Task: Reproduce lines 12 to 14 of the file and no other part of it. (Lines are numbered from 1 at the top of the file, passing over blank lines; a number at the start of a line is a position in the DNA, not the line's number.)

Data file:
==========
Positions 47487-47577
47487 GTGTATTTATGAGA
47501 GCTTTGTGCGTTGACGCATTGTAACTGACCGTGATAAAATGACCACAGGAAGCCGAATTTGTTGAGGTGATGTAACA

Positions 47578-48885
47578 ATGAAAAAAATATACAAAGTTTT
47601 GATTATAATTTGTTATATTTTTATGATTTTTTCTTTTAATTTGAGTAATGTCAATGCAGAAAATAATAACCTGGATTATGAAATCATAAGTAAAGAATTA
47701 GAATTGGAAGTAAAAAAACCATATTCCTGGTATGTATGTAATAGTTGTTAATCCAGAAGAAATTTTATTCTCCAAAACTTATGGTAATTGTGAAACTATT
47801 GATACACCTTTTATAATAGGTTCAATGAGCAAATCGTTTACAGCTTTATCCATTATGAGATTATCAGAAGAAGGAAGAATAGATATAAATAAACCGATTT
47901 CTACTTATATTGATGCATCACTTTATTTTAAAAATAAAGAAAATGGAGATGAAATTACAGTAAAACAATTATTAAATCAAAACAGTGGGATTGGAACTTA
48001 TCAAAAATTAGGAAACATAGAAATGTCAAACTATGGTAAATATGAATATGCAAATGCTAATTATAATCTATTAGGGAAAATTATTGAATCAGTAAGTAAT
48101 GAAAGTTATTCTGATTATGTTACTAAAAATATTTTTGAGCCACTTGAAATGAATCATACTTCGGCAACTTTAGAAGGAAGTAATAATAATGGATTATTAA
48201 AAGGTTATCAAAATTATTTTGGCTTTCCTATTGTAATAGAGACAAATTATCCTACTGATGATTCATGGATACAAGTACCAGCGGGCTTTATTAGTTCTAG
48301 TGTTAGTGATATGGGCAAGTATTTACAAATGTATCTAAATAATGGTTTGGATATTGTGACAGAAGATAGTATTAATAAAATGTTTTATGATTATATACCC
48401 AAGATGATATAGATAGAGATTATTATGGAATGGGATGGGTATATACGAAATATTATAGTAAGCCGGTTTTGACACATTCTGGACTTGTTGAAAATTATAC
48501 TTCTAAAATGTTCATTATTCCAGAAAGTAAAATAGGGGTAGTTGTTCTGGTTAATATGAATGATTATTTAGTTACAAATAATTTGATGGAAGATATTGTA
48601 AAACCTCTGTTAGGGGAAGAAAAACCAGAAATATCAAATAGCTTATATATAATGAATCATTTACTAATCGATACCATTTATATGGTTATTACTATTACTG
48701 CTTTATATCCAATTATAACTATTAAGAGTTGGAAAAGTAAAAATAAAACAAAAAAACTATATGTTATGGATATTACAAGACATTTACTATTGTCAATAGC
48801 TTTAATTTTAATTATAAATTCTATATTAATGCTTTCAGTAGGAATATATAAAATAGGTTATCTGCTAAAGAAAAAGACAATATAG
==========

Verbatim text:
48201 AAGGTTATCAAAATTATTTTGGCTTTCCTATTGTAATAGAGACAAATTATCCTACTGATGATTCATGGATACAAGTACCAGCGGGCTTTATTAGTTCTAG
48301 TGTTAGTGATATGGGCAAGTATTTACAAATGTATCTAAATAATGGTTTGGATATTGTGACAGAAGATAGTATTAATAAAATGTTTTATGATTATATACCC
48401 AAGATGATATAGATAGAGATTATTATGGAATGGGATGGGTATATACGAAATATTATAGTAAGCCGGTTTTGACACATTCTGGACTTGTTGAAAATTATAC